Meeting the needs of both buyers and suppliers is becoming increasingly easy thanks to technology sitting in between accounts receivable (AR) and accounts payable (AP) departments.
This week’s look at the convergence of AR and AP finds new solutions from banks and FinTechs alike finding opportunity to strengthen the buyer-supplier relationship through tools that tackle friction on both ends of the B2B transaction. These opportunities range from easing supplier onboarding to electronic payments via AP portals, to introducing supply chain financing to promote cash flow for both buyer and supplier.
Signature Bank Streamlines Supplier Onboarding
Chicago’s Signature Bank recently debuted a new accounts payable solution for its business customers designed to offer companies choice in how they pay suppliers while streamlining processes.
The solution, Finrails AP, certainly focuses on the corporate buyer, offering businesses the ability to upload a single payment file, mitigate fraud, digitize approvals and pay via card, ACH or check.
But, as the financial institution noted, the accounts payable offering also aims to streamline the process for suppliers to receive payment via the solution by addressing friction in the vendor onboarding process. Finrails AP comes with a customer service team to support supplier onboarding, Signature Bank said, with a focus on helping those suppliers accept electronic B2B payments.
Genpact Wields AR for Customer Satisfaction
Professional services firm Genpact recently announced a partnership with accounts receivable automation company HighRadius to support corporates’ AR digitization initiatives.
Together, the companies are helping joint corporate customers transform their order-to-cash cycles for improved cash flow management and revenue generation. Yet their tie-up is also focusing on another important opportunity in accounts receivable to deepen its ties with clients’ accounts payable operations for an improved customer experience.
“Genpact and HighRadius will solve this challenge by delivering a transformative digital automation solution that enables businesses to maximize their working capital, while enhancing the customer and user experiences,” said Genpact Chief Strategy Officer Katie Stein in a statement.
In a recent conversation with PYMNTS, Stein further explored the role AR plays in strengthening the buyer-supplier relationship, which emerged as vendors’ top priority for the year ahead, according to the company’s own research.
Cashfree Wields UPI for Both AR and AP
In India, payments technology firm Cashfree introduced a new service to improve corporates’ adoption of the nation’s UPI (Unified Payments Interface) real-time payment service, for both incoming and outgoing payments.
The company announced the introduction of its UPI stack for corporates designed to enable integration of UPI capabilities across the accounts payable and accounts receivable operations of businesses. With a focus on interoperability with a range of payment platforms including Google Pay and Paytm, the stack is focused on opening UPI for a wider set of business use cases and streamlining businesses’ payment inflows and outflows, including recurring payments.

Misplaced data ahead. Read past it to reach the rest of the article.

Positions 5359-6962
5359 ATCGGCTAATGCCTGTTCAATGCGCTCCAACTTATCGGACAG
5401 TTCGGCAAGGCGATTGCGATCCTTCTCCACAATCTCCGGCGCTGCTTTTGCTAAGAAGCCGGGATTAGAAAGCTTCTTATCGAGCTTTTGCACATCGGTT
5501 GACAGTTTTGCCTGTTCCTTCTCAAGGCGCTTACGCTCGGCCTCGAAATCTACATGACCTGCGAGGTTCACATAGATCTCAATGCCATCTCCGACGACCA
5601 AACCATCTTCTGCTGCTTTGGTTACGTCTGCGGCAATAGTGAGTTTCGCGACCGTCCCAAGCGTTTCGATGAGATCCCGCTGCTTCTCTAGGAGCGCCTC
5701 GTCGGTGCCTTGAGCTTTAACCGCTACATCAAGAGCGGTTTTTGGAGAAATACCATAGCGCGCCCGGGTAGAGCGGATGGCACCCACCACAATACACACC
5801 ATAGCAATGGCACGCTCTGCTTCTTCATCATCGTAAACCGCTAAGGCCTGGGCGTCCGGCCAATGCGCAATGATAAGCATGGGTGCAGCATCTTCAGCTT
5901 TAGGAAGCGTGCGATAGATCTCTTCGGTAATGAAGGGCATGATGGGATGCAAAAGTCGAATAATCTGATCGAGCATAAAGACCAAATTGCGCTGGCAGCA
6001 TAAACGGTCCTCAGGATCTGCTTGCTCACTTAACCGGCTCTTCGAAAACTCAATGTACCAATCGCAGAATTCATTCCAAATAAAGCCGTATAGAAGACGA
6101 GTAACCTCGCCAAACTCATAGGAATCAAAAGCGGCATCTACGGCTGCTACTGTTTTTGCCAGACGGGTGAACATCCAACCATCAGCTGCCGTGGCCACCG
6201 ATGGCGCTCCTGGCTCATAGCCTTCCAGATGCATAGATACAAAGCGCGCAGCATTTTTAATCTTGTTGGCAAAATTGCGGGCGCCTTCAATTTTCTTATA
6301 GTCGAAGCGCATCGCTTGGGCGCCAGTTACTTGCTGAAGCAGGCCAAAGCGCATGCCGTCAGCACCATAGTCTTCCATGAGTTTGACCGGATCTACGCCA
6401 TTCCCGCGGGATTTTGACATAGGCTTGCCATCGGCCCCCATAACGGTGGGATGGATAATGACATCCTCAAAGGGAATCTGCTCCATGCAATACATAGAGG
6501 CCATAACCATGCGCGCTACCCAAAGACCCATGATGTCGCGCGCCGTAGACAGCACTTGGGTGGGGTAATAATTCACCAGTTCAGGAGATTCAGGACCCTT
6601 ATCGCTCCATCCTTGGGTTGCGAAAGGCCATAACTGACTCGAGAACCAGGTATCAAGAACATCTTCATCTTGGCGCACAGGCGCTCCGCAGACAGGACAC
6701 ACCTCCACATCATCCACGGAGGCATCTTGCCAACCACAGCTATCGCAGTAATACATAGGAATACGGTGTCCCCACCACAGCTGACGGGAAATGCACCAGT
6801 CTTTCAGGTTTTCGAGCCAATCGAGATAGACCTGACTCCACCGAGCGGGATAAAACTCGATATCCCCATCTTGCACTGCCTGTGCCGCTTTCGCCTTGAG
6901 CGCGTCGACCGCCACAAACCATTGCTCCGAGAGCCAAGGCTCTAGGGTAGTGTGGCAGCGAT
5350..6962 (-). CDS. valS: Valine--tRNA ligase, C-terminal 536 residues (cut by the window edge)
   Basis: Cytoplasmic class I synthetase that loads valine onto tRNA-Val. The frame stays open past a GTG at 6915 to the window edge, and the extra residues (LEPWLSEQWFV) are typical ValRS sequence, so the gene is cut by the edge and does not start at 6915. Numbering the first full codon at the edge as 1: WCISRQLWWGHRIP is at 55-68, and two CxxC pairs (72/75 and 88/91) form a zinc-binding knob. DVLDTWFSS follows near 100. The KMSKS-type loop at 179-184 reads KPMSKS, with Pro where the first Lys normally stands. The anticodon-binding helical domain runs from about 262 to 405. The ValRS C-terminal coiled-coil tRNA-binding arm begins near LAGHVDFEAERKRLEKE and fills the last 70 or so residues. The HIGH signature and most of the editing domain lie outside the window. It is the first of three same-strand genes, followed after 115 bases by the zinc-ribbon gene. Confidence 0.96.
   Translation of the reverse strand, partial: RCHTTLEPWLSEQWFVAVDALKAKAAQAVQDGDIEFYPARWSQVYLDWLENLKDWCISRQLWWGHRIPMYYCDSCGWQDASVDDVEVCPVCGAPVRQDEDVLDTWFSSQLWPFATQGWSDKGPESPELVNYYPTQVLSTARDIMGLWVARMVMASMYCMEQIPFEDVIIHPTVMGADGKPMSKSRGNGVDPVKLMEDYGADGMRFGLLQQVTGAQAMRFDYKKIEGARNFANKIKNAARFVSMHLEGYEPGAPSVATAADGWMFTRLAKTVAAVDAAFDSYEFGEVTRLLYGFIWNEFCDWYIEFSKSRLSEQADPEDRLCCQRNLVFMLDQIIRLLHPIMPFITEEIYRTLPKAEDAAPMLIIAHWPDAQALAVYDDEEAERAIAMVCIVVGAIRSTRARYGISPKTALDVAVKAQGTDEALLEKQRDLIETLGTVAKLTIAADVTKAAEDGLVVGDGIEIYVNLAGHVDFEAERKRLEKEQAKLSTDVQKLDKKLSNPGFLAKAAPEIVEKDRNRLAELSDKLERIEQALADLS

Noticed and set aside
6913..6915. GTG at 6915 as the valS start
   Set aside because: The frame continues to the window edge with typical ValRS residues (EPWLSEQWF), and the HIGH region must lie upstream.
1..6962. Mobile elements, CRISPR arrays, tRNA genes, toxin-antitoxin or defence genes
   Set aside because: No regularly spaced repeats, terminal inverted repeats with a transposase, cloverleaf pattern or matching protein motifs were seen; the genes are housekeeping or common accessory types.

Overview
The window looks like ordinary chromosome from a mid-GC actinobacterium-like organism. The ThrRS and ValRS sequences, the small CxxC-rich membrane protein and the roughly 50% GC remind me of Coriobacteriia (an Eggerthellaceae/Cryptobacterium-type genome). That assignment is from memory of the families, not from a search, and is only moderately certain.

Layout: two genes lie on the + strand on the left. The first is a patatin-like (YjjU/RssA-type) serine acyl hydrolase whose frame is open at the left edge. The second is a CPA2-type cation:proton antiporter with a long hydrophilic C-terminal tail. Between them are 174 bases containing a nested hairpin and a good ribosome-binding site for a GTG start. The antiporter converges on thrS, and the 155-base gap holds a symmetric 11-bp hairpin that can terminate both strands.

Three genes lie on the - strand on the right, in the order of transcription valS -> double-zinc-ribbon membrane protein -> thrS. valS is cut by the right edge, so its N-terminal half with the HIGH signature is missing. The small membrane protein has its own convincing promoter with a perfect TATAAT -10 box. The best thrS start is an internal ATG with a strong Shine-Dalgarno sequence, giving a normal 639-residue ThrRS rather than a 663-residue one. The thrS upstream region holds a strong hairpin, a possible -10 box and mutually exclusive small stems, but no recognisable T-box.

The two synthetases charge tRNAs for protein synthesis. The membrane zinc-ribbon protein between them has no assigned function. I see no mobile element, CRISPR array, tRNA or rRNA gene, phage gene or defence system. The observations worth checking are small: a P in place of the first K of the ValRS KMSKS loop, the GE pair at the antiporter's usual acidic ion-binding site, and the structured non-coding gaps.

“With this launch, we are enabling businesses to implement 15-plus UPI integrations for all their payment needs within a day’s work,” said Akash Sinha, co-founder and CEO of Cashfree, in a statement. “We see this as a step to help product creators and businesses adopt UPI and make the most of the infrastructure for crucial business needs, such as payment collections, refund processing, vendor onboarding and more.”
LexisNexis CounselLink Targets Buyer-Supplier Needs
LexisNexis CounselLink recently revealed its collaboration with supply chain financing platform LSQ in an initiative designed to position technology in between accounts payable and accounts receivable departments and find common ground between buyers and suppliers.
The solution, dubbed CounselLink FastTrack, focuses on accelerating payments to law firms servicing corporate legal departments, with supply chain financing able to accelerate law firms’ invoice-to-cash cycles while still providing capital float for corporate legal departments.
In a conversation with PYMNTS, CounselLink General Manager Aaron Pierce highlighted the complex payment and financial agreements between legal departments and outside legal counsel that can introduce friction for both sides’ financial management strategies.
“Law firms are looking for consistency in payments to make sure they don’t have to weather long payment terms,” he said. “Corporate legal departments are always looking for help in managing cash flow, reducing their outside legal expenses and holding onto money as long as they can.”
Supply chain finance, he said, can be an effective way to meet the needs of both AP and AR operations.